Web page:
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Piracy

Colocation Provider PRQ Raided; Wikileaks and Many Torrent Sites Offline 138

Posted by Unknown Lamer
from the defense-turret-proves-ineffective dept.
An anonymous reader writes with some chilling news about PRQ, the infamous colo founded by two Pirate Bay founders. From the article: "Stockholm police raided the free-speech focused firm (PRQ) Monday and took four of its servers, the company's owner Mikael Viborg told the Swedish news outlet Nyheter24. While a number of bittorrent-based filesharing sites including PRQ's most notorious client, the Pirate Bay, have been down for most of Monday as well as PRQ's own website, Viborg told the Swedish news site that the site outages were the result of a technical issue, rather than the police's seizure of servers." Torrentfreak is reporting that the Pirate Bay isn't using PRQ for anything important (if at all), and that their downtime is due to a faulty PDU that happened to fail as a coincidence.
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Colocation Provider PRQ Raided; Wikileaks and Many Torrent Sites Offline

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  • by davydagger (2566757) on Monday October 01, 2012 @06:58PM (#41519397)
    Same Country that wants assange on funny smelling charges of "rape", just raided his server room.
  • by poity (465672) on Monday October 01, 2012 @07:32PM (#41519739)

    http://wikileaks.org/ [wikileaks.org]
    and even if the main site is taken down the mirrors will chug along.

  • by Baloroth (2370816) on Monday October 01, 2012 @07:39PM (#41519811)

    Same Country that wants assange on funny smelling charges of "rape", just raided his server room.

    Obviously not, given that Wikileaks is still up, and never went down according to the story. What are down are a couple of torrent sites. The only known relation to Wikileaks or TPB is the fact that this host has served both. Why was it mentioned in the headline, you may ask? Clickbait, so that people who were following those causes would read it, even though it was almost 100% completely unrelated in every possible way.

    This is part of the reason it is hard to take the whole "Assange is a persecuted martyr" seriously: his supporters never seem to know all the facts, they simply react. Knee-jerk reactions do not help, and make your entire position look bad. So, if you really want to help Assange and think he and his cause are worth helping, stop it, and read the damned articles. Or don't, since, you know, clickbait.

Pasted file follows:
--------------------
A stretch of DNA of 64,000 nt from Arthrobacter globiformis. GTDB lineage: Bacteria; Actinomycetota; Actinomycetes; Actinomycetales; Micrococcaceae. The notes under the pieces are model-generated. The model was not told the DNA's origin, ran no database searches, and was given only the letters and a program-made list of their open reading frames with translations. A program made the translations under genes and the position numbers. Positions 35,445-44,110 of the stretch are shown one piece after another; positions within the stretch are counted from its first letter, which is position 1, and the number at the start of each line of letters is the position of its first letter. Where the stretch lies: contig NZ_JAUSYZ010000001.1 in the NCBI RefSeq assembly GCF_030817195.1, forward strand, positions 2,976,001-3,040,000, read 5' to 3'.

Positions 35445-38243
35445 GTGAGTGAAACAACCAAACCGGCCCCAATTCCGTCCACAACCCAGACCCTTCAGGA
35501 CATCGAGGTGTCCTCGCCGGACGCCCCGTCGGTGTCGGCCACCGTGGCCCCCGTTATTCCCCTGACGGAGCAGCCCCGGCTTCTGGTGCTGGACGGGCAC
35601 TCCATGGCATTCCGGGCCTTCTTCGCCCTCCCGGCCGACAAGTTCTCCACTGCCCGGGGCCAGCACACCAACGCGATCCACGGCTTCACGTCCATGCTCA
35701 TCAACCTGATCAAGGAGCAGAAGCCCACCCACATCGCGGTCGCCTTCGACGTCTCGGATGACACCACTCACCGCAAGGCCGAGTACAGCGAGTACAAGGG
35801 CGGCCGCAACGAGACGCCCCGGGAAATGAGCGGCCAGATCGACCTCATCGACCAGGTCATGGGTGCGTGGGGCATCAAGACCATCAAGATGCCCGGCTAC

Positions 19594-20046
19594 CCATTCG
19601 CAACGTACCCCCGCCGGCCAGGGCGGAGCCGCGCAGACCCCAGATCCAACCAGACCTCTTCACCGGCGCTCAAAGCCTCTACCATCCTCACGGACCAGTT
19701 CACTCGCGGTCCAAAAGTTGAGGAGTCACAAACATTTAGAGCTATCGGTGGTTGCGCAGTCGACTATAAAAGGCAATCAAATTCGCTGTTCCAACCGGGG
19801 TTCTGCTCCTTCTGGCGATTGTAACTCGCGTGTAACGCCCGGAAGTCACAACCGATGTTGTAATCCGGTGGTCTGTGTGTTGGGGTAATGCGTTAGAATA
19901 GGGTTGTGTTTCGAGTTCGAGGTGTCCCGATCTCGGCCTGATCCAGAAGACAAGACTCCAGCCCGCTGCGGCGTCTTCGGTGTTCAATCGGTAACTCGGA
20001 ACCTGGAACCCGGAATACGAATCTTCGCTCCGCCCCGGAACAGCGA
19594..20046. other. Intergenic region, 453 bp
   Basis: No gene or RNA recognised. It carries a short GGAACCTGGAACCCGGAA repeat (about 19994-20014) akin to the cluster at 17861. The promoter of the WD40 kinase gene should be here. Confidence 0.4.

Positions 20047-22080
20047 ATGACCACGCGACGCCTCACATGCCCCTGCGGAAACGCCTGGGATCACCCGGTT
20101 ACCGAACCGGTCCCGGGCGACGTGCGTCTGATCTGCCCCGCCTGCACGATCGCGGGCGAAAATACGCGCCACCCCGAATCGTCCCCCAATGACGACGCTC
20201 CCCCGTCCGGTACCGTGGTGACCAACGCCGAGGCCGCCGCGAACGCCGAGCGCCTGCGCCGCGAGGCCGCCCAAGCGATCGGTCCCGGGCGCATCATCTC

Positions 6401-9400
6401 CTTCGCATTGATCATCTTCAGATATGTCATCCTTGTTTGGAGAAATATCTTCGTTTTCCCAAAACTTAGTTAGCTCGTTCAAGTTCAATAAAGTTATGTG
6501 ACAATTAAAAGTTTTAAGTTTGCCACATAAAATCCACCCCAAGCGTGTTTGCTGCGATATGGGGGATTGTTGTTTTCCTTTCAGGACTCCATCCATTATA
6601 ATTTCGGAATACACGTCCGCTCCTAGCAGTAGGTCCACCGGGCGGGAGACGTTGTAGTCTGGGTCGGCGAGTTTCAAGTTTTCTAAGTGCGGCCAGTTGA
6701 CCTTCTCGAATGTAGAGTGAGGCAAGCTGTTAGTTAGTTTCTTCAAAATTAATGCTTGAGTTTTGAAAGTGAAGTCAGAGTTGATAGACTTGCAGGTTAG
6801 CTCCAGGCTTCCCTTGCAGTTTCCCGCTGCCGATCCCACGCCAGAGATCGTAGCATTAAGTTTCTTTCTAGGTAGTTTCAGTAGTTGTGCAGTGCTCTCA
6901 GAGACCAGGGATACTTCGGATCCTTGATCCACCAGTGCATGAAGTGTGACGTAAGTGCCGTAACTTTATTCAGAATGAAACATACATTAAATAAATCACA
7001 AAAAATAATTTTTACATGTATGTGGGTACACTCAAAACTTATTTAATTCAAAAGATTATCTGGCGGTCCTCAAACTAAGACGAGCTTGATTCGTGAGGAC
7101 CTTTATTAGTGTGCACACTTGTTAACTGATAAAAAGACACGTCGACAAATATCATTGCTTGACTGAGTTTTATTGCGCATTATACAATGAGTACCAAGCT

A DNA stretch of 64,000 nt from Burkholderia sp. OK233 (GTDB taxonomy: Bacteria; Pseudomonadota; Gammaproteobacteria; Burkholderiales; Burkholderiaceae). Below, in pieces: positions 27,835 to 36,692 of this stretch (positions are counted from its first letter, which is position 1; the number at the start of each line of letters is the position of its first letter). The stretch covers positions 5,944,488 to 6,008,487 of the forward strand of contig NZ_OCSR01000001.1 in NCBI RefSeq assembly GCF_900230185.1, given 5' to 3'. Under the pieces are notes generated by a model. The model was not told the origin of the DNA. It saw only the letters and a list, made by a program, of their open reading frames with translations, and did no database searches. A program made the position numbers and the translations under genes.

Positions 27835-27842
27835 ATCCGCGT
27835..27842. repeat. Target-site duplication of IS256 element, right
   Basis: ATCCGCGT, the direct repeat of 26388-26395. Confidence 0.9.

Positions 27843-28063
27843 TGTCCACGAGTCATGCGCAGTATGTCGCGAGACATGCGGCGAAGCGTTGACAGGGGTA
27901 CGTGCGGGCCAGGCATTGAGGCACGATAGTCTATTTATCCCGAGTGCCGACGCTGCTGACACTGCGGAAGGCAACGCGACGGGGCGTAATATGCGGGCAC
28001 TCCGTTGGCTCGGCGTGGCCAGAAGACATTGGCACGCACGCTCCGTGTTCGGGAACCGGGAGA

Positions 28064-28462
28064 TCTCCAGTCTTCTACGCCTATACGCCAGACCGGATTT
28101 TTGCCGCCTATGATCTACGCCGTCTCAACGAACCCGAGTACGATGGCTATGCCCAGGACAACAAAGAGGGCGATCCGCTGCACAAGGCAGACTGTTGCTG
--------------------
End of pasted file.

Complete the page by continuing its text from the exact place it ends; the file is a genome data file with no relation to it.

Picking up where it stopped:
Oh and wait for some actual information to come out, since at this point no one knows anything at all, especially given the number of technical issues (unrelated, I might add) PRQ seems to be having/have had.

  • by fredprado (2569351) on Monday October 01, 2012 @09:37PM (#41520775)
  • by psiclops (1011105) on Monday October 01, 2012 @10:37PM (#41521191)

    Because Abu Hamza [wikipedia.org] has only one country which has to approve his extradition (instead of two in the case of Assange), has few fans (compared to Assange, who according to polls has on the order of hundreds of millions), was trying to *set up terrorist training camps inside the US* (instead of leaking videos and cables), has no "get out of extradition free" card from being charged with an intelligence-related crime (Swedish law bans extradition for intelligence matters), and on and on... and he's *still* in the UK.

    So your argument against the belief that he is only being extradited to Sweeden so that he can then be sent to the U.S. is to present evidence of how difficult is is to get someone extradited directly from the U.K to the U.S.?

    And we're supposed to worry about Julian F'ing Assange and his paranoid fantasyland? Especially after this [guardian.co.uk]?

    you're sourcing a news article that's nearly 2 years old. Try looking at what's being going on more recently. like Within the last week [smh.com.au] we have news that "THE US military has designated Julian Assange and WikiLeaks as enemies of the United States - the same legal category as the al-Qaeda terrorist network and the Taliban insurgency."

    "Declassified US Air Force counter-intelligence documents, released under US freedom-of-information laws, reveal that military personnel who contact WikiLeaks or WikiLeaks supporters may be at risk of being charged with "communicating with the enemy", a military crime that carries a maximum sentence of death."

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